Well, not yet, but perhaps soon. After she falsely claimed to have saved the lives of 40 children in a daring raid and a teaser accurately portraying Lohan’s naïveté and minimal understanding of the issue was released, the Indian government is taking an aggressive stance against the child star. They are threatening to ban her from entering the country after noticing she was there on a tourist visa rather than a work visa while filming the documentary last December.
Only Danny Cohen, BBC3’s channel controller, and his team are coming to her defense, with others leaving her out to fry all alone. What a shame. Is it time for Lohan to give up her altruistic aspirations and head back to what she knows best; bedrooms full of shoes and designer clothes? I wish not, but I think so …
Back when we first learned that Lohan was going to star in a documentary about trafficking in India, I think we all scratched our heads in confusion. Of all the celebrities out there, was Lindsay Lohan really the best face to represent the plight of desperate women and children in poverty-stricken regions of India? What insight does Lohan have to offer her viewers (really, I want to know)? Is she only using this opportunity as a publicity stunt?
So far, Lohan has made few friends but many enemies as she blunders along the path to saving the world’s poor. Human rights activists, who have refuted Lohan’s claims of heroism, and the Indian government are standing in her way. Who will be next? I hate to say it, but perhaps Cohen erred in this decision.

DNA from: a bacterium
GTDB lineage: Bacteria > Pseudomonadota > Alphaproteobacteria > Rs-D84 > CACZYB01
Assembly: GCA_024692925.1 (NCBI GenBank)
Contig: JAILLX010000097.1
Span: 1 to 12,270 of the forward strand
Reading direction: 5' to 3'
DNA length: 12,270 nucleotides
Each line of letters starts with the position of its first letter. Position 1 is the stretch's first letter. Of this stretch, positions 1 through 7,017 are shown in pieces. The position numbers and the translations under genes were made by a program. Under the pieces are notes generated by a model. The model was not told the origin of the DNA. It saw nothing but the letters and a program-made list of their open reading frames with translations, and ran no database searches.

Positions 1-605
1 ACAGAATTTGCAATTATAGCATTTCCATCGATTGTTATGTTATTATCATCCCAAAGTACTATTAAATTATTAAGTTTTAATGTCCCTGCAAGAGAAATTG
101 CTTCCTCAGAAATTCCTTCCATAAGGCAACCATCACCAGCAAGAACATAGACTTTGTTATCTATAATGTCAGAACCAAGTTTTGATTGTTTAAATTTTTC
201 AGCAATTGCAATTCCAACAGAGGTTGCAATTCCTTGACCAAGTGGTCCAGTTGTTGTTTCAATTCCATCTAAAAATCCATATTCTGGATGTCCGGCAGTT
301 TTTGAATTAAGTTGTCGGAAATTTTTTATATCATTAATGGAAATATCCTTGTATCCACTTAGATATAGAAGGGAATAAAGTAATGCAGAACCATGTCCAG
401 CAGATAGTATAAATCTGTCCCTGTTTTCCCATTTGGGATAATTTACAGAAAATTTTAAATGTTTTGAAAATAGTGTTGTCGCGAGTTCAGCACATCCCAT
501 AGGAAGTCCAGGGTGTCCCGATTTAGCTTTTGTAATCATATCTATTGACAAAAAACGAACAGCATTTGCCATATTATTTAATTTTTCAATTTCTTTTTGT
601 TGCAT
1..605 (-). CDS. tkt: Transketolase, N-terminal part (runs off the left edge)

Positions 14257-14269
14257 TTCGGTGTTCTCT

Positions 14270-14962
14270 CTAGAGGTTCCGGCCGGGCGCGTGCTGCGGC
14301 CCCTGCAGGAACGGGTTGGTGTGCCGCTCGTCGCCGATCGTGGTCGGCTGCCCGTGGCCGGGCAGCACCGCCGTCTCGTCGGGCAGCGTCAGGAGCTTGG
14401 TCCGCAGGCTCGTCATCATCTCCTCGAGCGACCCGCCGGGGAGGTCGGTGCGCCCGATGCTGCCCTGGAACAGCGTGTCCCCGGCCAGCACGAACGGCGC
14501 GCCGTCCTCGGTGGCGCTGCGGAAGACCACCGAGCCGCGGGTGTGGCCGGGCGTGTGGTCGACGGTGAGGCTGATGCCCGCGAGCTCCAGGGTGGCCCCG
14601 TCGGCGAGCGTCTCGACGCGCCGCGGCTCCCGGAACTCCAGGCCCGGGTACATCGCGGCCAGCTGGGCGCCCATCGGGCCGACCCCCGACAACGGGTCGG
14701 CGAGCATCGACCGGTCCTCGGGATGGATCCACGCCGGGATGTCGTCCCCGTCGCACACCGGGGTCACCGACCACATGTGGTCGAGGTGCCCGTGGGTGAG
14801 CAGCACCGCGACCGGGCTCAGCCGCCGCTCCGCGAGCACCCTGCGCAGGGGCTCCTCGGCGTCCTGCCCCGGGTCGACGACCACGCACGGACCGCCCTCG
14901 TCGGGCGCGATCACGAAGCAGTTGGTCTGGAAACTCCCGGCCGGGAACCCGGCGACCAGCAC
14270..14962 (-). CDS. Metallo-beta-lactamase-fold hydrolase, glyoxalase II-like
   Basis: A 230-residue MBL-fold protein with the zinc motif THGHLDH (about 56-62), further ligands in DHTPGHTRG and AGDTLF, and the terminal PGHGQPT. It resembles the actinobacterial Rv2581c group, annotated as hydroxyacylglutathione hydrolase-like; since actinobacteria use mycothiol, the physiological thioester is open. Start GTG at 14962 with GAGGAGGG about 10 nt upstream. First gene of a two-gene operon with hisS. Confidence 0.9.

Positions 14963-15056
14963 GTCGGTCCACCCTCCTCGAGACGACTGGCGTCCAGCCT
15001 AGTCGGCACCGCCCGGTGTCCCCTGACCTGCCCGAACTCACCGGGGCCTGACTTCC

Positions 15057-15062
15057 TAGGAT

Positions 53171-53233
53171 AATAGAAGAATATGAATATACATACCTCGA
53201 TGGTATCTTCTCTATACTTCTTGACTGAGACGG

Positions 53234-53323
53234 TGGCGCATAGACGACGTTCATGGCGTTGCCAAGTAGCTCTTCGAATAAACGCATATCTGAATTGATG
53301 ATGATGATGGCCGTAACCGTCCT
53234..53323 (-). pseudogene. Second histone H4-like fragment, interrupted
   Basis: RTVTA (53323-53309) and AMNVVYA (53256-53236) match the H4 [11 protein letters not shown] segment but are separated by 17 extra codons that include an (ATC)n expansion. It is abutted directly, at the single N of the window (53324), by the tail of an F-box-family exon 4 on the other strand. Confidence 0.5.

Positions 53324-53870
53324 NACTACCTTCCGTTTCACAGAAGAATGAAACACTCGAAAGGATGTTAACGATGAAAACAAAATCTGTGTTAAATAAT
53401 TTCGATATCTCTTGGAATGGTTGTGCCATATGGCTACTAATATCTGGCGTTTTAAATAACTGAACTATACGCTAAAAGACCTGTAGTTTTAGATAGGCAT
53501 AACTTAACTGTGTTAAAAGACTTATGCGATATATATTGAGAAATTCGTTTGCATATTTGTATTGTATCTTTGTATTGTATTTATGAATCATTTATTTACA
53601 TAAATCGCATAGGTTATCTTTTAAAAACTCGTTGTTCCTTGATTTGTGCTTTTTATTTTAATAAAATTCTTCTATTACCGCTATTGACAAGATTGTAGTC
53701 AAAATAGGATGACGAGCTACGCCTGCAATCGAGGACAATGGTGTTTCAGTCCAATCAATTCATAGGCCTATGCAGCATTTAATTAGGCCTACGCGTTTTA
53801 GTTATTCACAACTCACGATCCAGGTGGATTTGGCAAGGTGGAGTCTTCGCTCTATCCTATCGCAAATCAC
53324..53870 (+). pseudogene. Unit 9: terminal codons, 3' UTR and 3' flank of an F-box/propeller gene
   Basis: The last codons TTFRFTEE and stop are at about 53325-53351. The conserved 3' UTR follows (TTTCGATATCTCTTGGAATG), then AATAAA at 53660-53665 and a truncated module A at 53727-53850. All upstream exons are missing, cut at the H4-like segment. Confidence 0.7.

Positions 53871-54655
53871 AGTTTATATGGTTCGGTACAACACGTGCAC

But coming to Lohan’s defense, Cohen does makes a valid point. He argues that celebrities are needed to bring attention and publicity to modern day human rights issues, and well, he’s right. Mostly. They are influential in raising public awareness and teaching those who may have had no prior knowledge of the subject. But he fails to understand that not all publicity is good publicity, and assigning a celebrity famous for her wild partying and scandal-making love life to the cause may not have been the best idea. Though Cohen claims that Lohan is a staunch human rights supporter and cares deeply (more than we could ever imagine) for oppressed and exploited children, the public certainly doesn’t see her that way, and asking her to frontline a special documentary on the topic doesn’t do much to fix her otherwise tarnished image or bring positive attention to the cause. Sadly, we still only notice (and really care about) the juicy details of Lohan’s tabloid-making antics.
Lohan has brought the wrong kind of publicity to an issue that struggles to get enough attention as is. And for a documentary with the goal of highlighting the importance of human trafficking and the desperation of its victims, choosing such a controversial celebrity will only serve to mask the human rights concerns at hand as we sit here laughing at her conceit.